The LCD screen is a beaut, with popping colors and clean visuals in every game I played. Even my desktop, which currently features an image from Final Fantasy VII Rebirth, jumps off the screen with color and detail. If there's ever a time where the game begins to chug along or I need a quick change to fidelity, the menu button on the right side gives me all the options I need right on the fly. I can change resolution, refresh rate, and TDP, toggle Radeon Super Resolution, choose different controller schemes, and more all through this menu. More importantly, these options are clear and easy to understand, even for a non-PC player like me.
Speaking of those specs, my resolutions options were 1920 x 1200 (my preferred setting), 1920 x 1080, and 2560 x 1440. Refresh rate choices are 60hz and 144hz, while TDP comes in four varieties: Quiet (8 watts), Balanced (15W), Performance (20W), or Custom, which holds a slider between 0W and 30W. All of them were a button press away, and I really appreciated that flexibility. It encouraged me to play around with the settings until I found one that worked for me, which ended up being 1920 x 1200 and 60hz for the majority of my play time.
Controller schemes and other options can be adjusted via the on-board Legion Space app, but other than that the app doesn't add much to the whole experience. Legion Space feels like what the OS would have been if the Legion Go wasn't built with Windows 11 included, and thus it feels extraneous for the most part. There's a marketplace there too, but I barely spent any time there after installing Steam, EGS, etc.
Lenovo Legion Go - Performance
While at home, I usually had the TDP setting on Performance Mode, as my charger was always a quick reach away, but when I knew I'd be away for a good amount of time, I'd switch to Balanced. Quiet mode was fine for when I wasn't playing a game – perfect for Internet browsing, video streaming, etc. – but it routinely struggled to get frame rates above 10 FPS in my testing, and at that point I'd rather stop playing altogether and wait until I get home.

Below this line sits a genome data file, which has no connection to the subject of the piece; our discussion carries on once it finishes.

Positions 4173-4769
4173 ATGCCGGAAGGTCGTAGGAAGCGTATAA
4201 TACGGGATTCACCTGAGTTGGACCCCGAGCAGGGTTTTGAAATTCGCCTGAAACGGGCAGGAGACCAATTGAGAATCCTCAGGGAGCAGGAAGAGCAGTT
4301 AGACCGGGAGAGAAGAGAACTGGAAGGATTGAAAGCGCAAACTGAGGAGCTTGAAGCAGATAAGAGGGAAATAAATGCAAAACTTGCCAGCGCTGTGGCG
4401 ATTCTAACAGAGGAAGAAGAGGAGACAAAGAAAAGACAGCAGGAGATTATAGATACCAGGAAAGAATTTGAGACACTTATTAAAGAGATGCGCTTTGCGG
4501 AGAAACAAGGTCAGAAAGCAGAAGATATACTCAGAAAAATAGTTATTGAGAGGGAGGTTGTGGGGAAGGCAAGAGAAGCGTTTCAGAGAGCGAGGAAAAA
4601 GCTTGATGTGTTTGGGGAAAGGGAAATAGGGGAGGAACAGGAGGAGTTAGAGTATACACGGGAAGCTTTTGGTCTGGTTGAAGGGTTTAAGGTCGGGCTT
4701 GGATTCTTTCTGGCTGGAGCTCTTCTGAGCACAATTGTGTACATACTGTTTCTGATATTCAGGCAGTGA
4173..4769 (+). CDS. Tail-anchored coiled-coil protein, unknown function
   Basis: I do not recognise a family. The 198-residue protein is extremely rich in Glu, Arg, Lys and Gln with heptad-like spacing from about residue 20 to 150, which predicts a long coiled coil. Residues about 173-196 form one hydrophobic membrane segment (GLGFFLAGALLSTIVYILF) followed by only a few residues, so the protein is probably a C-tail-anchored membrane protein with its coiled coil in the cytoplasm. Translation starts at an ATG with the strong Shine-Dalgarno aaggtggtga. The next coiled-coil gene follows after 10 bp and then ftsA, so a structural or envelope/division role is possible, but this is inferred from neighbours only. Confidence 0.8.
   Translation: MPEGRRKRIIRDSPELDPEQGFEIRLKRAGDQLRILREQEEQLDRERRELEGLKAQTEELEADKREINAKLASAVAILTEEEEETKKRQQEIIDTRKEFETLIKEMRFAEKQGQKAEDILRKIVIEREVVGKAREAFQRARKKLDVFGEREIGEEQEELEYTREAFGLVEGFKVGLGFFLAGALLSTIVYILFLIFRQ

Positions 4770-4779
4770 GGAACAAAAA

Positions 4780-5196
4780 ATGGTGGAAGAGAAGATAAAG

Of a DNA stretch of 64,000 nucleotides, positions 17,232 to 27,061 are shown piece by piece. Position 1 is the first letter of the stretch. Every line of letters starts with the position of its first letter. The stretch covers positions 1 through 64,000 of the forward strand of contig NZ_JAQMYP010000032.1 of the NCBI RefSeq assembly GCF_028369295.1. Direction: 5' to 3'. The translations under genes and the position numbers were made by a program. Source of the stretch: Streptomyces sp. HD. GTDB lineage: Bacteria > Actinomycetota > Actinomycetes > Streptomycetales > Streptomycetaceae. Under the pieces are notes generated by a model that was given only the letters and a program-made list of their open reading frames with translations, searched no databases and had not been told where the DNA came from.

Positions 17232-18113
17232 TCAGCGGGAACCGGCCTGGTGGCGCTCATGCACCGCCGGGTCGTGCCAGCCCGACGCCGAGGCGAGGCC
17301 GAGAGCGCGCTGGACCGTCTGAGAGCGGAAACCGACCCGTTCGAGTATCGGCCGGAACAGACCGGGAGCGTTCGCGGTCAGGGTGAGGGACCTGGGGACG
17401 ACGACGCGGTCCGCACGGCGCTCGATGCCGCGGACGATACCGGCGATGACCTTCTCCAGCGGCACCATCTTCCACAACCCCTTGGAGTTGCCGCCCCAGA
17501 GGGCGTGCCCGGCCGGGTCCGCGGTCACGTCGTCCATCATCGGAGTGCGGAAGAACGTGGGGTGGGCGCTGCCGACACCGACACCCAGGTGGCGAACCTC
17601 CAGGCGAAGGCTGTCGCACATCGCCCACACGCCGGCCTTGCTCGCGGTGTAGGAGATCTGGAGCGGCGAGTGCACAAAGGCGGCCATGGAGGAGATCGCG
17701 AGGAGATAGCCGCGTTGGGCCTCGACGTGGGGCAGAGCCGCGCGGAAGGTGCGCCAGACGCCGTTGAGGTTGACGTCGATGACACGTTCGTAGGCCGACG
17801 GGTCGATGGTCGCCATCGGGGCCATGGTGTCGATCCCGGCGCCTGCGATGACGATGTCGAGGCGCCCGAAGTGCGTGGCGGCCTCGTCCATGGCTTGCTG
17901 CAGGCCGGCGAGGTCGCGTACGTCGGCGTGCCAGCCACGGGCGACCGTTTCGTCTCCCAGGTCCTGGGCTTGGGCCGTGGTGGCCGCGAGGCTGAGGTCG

I'd have to reach for that charger a lot too, no matter what setting I was on, because the battery life of the Legion Go is the most disappointing thing about it. If I'm only able to use a portable handheld for 1-2 hours at a time before it needs to be plugged in, what's the point of a portable device? I get this format is still figuring things out, but it's not great having to be chained to a wall via a charging cable while playing a device that's supposed to be portable.
Case in point: One day per week, I'm guaranteed at least 60-90 minutes of portable gaming timing while I'm doing family-related errands. I'd routinely bring the Legion Go, fully charged, with me on these excursions since the review unit came in. Not once has the battery been above 30% when I've returned home, and that's with mostly Balanced TDP usage. Not an ideal situation, especially when the device is supposed to be made for situations like that.
When the battery is charged though, I must admit using the Legion Go is phenomenal. Thanks to the Windows 11 architecture, I'm not limited to games on one specific platform. As such, I have Steam, Xbox Game Pass, Epic Games Store, GOG Galaxy, and more right on my device, each with a library of games to play whenever I like. That sort of versatility has been key to my appreciation for the Legion Go, as it gives me access to every PC game I own regardless of where it's coming from.